Franceine Welcome ’19 awarded Gilliam Fellowship
Navigating the transition from student to employee can be tough, but on Jan. 30 the fourth annual Seminar on Success program, sponsored by the office of College advancement, offered tips and advice from alumni experts.
More than 100 students – a record for this annual program – attended.
Frances Cole Jones ’86, author of several corporate coaching books, gave the keynote and focused on preparing for interviews. Four other alumni – Gil Bianchi ’96, who practices law in Rhode Island; Yoko Shimada ’99, a health specialist at the World Bank in Washington, D.C.; Giovanna Gray Torchio ’02, who works for a London-based design firm; and Usman Sheikh ’04, a fixed income trader at UBS Investment Bank in Stamford, Conn. – shared their career stories.
“We all remember how challenging the experience can be which is why we felt so strongly about giving students the right tools to help them during their job search,” said Beth Poole ’00 who helped coordinate the seminar and is an associate director of alumni relations.
Participants received a copy of Jones’ latest work, The Wow Factor, in which she describes a myriad of techniques to help readers stay sharp in the rapidly evolving business field.
Jocina Becker ’10 took advantage of a question-and-answer session and asked Jones how to best conduct herself during a phone interview.
“Stand in front of a mirror while you speak, take notes, sound interested and confident,” said Jones. “These small changes could very likely be the deciding factor in whether or not the interviewer hires you.”
The alumni shared stories about the varied paths they took after graduation. Sheikh also reminded students that they already have access to a wonderful network of alumni.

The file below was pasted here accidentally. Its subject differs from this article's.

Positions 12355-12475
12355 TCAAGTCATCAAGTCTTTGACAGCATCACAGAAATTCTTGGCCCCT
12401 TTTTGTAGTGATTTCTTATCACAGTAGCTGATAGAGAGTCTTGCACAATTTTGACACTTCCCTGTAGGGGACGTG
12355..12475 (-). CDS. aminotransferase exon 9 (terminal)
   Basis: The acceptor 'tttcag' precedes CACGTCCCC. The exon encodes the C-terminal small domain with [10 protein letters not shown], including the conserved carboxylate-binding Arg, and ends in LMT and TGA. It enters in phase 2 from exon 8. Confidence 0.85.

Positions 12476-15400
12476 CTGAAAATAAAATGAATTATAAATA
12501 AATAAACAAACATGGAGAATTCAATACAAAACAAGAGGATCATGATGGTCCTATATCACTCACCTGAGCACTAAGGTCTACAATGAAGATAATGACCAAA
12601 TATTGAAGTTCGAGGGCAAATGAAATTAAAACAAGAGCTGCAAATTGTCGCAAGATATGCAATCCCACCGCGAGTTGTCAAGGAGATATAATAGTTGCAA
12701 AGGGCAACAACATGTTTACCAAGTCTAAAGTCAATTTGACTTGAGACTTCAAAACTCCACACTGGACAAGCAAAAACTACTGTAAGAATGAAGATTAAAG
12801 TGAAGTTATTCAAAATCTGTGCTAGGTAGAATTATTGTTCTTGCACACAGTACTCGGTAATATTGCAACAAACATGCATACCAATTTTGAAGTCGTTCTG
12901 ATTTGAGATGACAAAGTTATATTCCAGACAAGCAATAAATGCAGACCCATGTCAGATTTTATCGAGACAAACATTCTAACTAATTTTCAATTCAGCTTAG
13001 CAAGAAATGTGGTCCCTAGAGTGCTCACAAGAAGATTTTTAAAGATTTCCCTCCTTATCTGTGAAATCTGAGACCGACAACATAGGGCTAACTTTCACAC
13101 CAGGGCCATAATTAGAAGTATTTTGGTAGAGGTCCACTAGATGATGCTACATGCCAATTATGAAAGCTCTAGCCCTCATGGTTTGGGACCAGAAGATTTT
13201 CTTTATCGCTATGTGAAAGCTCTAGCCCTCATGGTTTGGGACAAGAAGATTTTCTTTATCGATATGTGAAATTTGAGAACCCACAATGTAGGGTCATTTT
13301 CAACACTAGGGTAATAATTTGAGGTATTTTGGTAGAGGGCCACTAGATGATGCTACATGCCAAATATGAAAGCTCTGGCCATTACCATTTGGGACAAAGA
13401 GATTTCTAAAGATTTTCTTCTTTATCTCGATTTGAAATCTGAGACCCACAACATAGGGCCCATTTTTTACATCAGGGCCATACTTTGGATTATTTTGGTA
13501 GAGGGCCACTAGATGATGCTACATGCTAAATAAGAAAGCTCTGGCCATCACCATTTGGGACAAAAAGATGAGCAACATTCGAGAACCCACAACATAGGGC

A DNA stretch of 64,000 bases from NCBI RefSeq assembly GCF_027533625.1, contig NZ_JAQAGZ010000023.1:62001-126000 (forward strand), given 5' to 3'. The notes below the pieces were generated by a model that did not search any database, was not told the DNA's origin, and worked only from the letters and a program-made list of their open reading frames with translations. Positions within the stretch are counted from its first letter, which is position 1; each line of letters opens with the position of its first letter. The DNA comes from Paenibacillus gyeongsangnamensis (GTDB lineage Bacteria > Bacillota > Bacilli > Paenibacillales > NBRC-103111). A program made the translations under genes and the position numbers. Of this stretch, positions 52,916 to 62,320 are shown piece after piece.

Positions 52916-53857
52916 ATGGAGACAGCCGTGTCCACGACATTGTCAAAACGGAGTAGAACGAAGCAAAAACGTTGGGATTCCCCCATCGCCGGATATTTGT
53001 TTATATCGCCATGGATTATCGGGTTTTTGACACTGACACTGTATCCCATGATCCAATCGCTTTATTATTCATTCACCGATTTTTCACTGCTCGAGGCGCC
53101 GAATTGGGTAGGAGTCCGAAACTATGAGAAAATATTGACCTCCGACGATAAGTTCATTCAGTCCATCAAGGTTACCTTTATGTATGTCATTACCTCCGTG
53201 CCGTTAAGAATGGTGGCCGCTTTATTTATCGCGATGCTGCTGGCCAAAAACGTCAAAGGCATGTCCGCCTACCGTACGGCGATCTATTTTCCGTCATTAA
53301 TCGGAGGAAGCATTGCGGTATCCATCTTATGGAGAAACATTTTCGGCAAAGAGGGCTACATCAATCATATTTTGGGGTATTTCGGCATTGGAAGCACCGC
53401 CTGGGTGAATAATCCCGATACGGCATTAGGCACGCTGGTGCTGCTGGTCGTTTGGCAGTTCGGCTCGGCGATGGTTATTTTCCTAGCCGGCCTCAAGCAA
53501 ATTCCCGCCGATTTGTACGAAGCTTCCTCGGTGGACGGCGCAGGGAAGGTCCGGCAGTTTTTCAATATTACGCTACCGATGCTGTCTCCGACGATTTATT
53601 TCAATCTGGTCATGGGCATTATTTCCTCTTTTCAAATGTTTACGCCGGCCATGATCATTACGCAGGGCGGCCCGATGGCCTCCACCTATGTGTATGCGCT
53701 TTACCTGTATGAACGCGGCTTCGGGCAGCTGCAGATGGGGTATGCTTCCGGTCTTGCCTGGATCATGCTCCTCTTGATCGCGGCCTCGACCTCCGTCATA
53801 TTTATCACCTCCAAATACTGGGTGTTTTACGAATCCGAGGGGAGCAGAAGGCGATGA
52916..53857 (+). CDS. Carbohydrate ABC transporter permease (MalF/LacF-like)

“I personally feel honored to be contacted by students, be it for career advice or simply to network, and I think all alumni of the College share this sentiment,” Sheikh said.
All five alumni said they enjoyed having an opportunity to return to the College.
“I had a great time connecting with my fellow alumni and students,” said Shimada. “It’s always good to be back on campus.”
Added Jones: “I had a ball. The students were wonderfully engaged … what a great afternoon.”
The popular Seminar on Success will return next spring.
Alumni are connecting with students – and each other – in other ways, too:
CAMELs in Boston and New York
On Jan. 20, CAMEL (Camel Alumni: Meet, Exchange, Libate!) networking receptions took place in Boston and New York City. Since both events took place over winter break, Connecticut College seniors also took advantage of these opportunities to connect with alumni.
In Beantown, more than 20 alumni attended the reception at Boston Beer Works, where they were offered free beer tastings and billiard games.
At the Manhattan gathering, over 50 alumni met up at Lucille’s Bar & Grill in Times Square and enjoyed the “blue camelritas,” created special for the occasion. With an amateur boxing match happening less than 100 feet away, bright lights and media attention added to the excitement.
“Let’s have these Conn events more often,” Carra Gamberdella ’97 e-mailed after the event.
Distinguished Alumni Series in Boston
In Boston, alumni also had an opportunity to take part in the Distinguished Alumni Networking Series Jan. 14 and Feb. 8. About 40 people turned out to hear from Estella Johnson ’75, the director of economic development for the City of Cambridge, and Stuart Sadick ’77, a partner at the executive search firm, Heidrick & Struggles.
At the opposite end of the coast, 24 alumnae reconnected Feb. 4 when the Connecticut College Club of Southwest Florida hosted an art tour and luncheon at the Naples Museum of Art. The tour included a special exhibit titled “Chihuly: Recent Works” that celebrates the museum’s 10th anniversary season and features renowned glass artist, Dale Chihuly. The event was “a great success,” said organizer, Nancy Sanders ’63.
-Rachel Harrington and Matt Zientek ’10